Construction on Railroad Canyon interchange improvements expected to begin in April


The final portion of funding required to start construction on upgrades to the Railroad Canyon Road/Interstate 15 interchange in Lake Elsinore is finally in place, and ground is expected to be broken on the project this spring, according to local officials.

The California Transportation Commission approved $17.9 million in state funds Dec. 9, making up the balance needed to fully fund the approximately $45 million construction project, according to the Riverside County Transportation Commission. The project will add lanes on Railroad Canyon Road underneath Interstate 15, add exit lanes on the freeway and move northbound on- and off-ramps to Grape Street. It will also add a new interchange at Franklin Street just north of Railroad Canyon.

“We are hoping to break ground in April and total construction time would be about two and a half years,” Lake Elsinore City Councilman Bob Magee told Valley News by telephone Dec. 12. “And yesterday at RCTC we approved a project management contract and approval for final design.”

The city of Lake Elsinore has been in talks with the California Department of Transportation to upgrade the interchange for almost 20 years, Magee said.

“It involved over 32 design alternatives that Caltrans forced us to explore and during that time the various environmental reviews went stale, requiring us to do four different environmental studies,” Magee said. And of course, during that time the project morphed.”

Magee said one of the original designs Caltrans wanted the city to explore was a classic cloverleaf interchange design, with sweeping loop ramps that would have necessitated demolishing nearby businesses.

“But we respect private property owner rights, we respect these businesses,” Magee said. “Some of them have been there as long as 30 years, so the ultimate design does not displace a single business.”

Another interchange design the city explored a few years ago would have called for creating roundabouts at all five of the signalized intersections at and adjacent to the freeway interchange – which are the root of much of the traffic problems in that area of Railroad Canyon Road and Diamond Drive, as they can cause gridlock during peak hours. However, Caltrans denied that proposal due to an inadequate turning radius for semi-trucks at one of the roundabouts, Magee said.

The final design will eliminate the signal for the northbound off- and on-ramps on Railroad Canyon by adding hook ramps along Grape Street south of Railroad Canyon. The current northbound on-ramp will remain usable for westbound traffic on Railroad Canyon, but eastbound traffic will have to turn right at Grape Street to access the freeway under the new design.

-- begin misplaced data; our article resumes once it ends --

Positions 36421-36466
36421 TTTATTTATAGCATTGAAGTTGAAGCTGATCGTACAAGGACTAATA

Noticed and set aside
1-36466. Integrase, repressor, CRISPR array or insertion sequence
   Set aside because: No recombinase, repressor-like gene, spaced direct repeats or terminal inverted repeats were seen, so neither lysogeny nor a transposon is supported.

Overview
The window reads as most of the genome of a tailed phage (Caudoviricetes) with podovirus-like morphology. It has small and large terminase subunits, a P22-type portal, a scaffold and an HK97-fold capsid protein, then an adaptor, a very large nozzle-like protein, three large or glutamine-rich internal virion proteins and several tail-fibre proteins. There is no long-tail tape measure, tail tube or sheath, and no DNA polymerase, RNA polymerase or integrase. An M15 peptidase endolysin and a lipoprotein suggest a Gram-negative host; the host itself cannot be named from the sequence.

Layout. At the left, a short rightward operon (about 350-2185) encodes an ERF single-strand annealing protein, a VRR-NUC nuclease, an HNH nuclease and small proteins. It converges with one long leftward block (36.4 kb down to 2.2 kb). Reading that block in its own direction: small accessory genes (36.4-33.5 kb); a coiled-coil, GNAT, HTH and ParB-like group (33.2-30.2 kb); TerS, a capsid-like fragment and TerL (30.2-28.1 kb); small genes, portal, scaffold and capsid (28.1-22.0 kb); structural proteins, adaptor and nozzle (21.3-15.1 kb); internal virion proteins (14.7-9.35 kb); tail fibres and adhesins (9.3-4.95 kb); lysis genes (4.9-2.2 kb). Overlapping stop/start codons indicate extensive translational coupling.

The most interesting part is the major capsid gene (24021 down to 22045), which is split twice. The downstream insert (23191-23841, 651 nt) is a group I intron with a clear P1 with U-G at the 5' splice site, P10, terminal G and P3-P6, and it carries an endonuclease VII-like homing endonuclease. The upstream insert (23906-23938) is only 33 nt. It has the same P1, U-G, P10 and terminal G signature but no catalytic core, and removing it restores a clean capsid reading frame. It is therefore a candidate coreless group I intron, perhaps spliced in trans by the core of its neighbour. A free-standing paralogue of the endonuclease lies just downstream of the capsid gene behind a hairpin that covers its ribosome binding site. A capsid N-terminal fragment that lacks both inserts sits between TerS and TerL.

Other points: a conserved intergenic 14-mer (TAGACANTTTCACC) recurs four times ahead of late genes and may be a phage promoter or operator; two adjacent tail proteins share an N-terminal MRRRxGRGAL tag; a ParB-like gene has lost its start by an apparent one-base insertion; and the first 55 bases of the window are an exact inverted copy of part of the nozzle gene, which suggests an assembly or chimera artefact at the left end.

Magee said the city does not expect to ever have a full closure of Railroad Canyon Road, Diamond Drive or the freeway, but delays are to be expected over the course of the construction project.

“We need to ask our residnets to be patient because help is on the way,” he said.

To address some of the potential delays, the city plans to open an extension of Camino del Norte to run as a frontage road from Main Street all the way to Railroad Canyon Road before the beginning of construction on the interchange.

Magee said the hope is that the new frontage road will function as a “release valve” while construction is ongoing.

“We expect to have the open shortly,” he said. “It will be done before we break ground on the other project.”

The interchange improvement project is not the only transportation project the city of Lake Elsinore is working on.

The city finished widening Railroad Canyon to three lanes in each direction east of I-15 in June.

Magee said Lake Elsinore is also in talks with Wildomar to improve Lost Road, which connects the Canyon Hills neighborhood with the latter city. And Lake Elsinore has reached an agreement with developers to connect the Tuscany Hills neighborhood north of Railroad Canyon with Greenwald Avenue, so that residents may use that as an alternative when there is heavy traffic.

“So at every point, north, south, east, west, parallel, we are making progress,” Magee said.

Will Fritz can be reached by email at